Anita And Me

Meera Syal, adapted by Tanika Gupta
Touring Theatre Consortium and Birmingham Repertory Theatre
Grand Theatre, Blackpool

Anita And Me
Shobna Gulati in Anita And Me
Robert Mountford, Rina Fatania, Laura Aramayo, Aasiya Shah and Shobna Gulati in Anita and Me

Writer and actor Meera Syal has made many more acquaintances since writing her semi-autobiographical novel about the ‘Anita’ she befriended when growing up in the West Midlands of the 1970s.

The book’s authentic voice about race quickly made it a set text for GCSE students, then a film, and—a few years ago—into a play with music. It’s now revived by The Touring Theatre Consortium and Birmingham Repertory Theatre for a short UK tour that started off in Syal’s home town of Wolverhampton.

The period detail extends to the inevitable Chopper bike on stage, which has rapidly become the accepted theatre designer’s shorthand for the decade that style forgot.

Adaptor Tanika Gupta keeps all the essential flavours and elements of the original rites of passage story as a young Asian girl Meena (Aasiya Shah) finds the best way to integrate to her surroundings is to enter into an ill-advised friendship with the unexploded blonde bombshell that is the apparently-cool Anita (Laura Aramayo).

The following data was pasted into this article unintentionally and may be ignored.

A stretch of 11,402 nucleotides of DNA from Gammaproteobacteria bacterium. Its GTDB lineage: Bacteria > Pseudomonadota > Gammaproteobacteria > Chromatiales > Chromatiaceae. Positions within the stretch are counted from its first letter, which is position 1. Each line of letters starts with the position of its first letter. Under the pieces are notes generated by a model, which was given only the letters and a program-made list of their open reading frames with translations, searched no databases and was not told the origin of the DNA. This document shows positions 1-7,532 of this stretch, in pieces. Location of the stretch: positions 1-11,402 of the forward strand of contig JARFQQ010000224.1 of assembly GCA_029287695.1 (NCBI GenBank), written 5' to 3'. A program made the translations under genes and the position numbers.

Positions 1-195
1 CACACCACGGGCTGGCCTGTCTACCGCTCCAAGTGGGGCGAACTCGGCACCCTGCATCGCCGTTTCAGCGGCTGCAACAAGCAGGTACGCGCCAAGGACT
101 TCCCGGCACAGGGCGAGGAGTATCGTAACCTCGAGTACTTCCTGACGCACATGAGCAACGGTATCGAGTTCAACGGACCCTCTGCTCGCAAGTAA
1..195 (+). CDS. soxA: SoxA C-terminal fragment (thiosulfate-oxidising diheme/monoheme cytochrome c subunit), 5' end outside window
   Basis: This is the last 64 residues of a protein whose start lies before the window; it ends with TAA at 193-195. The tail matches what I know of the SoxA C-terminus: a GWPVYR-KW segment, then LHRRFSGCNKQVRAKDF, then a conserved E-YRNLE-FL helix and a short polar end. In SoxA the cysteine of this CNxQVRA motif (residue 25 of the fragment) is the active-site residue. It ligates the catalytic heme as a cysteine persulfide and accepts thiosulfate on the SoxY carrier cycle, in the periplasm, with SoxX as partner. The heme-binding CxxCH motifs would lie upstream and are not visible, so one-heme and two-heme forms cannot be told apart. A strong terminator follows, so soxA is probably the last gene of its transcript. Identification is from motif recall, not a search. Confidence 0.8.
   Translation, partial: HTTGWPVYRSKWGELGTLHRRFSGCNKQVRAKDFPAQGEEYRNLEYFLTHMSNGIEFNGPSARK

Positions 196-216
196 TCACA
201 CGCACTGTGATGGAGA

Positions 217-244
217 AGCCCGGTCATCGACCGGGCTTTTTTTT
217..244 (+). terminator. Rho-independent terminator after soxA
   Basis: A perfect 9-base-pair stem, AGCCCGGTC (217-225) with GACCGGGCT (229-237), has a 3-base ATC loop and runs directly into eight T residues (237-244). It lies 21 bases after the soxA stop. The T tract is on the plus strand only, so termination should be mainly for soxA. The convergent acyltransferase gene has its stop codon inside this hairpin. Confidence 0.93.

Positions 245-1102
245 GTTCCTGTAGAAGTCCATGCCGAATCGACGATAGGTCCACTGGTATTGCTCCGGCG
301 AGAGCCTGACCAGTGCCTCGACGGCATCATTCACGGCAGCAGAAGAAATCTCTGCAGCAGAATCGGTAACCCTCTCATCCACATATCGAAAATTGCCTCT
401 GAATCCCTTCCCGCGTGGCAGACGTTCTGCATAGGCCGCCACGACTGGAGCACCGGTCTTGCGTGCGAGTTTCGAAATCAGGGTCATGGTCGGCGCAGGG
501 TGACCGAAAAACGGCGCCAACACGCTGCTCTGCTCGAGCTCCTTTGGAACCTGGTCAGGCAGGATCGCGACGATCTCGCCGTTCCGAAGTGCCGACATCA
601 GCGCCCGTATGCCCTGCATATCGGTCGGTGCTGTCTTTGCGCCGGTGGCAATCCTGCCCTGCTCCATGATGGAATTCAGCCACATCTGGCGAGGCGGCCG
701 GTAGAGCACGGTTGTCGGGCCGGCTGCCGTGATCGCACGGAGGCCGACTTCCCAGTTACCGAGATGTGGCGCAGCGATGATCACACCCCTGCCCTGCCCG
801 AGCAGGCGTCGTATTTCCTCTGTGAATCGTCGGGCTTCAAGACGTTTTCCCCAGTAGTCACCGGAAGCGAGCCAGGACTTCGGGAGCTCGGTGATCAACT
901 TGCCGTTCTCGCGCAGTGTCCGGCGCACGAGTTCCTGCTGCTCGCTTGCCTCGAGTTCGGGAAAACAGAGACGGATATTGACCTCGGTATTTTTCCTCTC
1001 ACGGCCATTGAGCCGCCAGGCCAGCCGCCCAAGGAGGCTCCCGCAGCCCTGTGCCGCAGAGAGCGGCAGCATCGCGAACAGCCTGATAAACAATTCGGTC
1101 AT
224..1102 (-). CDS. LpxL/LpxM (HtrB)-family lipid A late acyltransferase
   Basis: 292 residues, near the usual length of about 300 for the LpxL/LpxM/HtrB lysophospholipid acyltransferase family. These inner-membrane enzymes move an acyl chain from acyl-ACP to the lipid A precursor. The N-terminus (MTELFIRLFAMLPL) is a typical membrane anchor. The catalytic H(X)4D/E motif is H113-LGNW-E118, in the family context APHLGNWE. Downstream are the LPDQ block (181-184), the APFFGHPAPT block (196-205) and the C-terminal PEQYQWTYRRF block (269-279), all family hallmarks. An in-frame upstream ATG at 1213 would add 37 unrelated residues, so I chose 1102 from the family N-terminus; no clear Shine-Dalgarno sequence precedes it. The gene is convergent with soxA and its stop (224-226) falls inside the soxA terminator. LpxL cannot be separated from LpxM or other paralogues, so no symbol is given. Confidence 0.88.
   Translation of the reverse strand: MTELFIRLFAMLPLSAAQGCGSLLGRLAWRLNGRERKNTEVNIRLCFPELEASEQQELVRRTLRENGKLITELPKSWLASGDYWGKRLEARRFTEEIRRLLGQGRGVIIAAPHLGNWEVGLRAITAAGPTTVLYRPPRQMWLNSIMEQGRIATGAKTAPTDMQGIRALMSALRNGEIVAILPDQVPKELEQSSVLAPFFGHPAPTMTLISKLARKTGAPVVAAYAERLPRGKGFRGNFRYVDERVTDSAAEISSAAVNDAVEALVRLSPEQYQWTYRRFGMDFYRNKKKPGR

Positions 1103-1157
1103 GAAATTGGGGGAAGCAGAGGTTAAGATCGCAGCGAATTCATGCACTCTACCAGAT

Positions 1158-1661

Maybe there’s just too much of a good thing then in Gupta’s crowded narrative, when just some of the essence of the story might have been more than sufficient.

In its anxiety to cross all the bridges between evident cultural, moral, aspirational and religious differences, it feels like there’s a lot of book loaded into two hours of theatre.

Director Roxana Silbert keeps it all moving at an energetic pace and designer Bob Bailey’s rows of terraced houses lend the setting a strong sense of the community, which was itself facing development upheaval.

It would be hard to avoid stereotypes in such a setting but at least all the characters are given a fully-fleshed reality and Shah, in particular, makes a forceful Meena. Shobna Gulati is her mother Daljit and no-one is about to stop Rina Fatania doing a little scene-stealing as the visiting grandmother Nanima.

It’s a big cast, of 14, for a touring production, augmented by local community casting of a further five roles, but it could have been so much more with a little less.

Reviewer: David Upton

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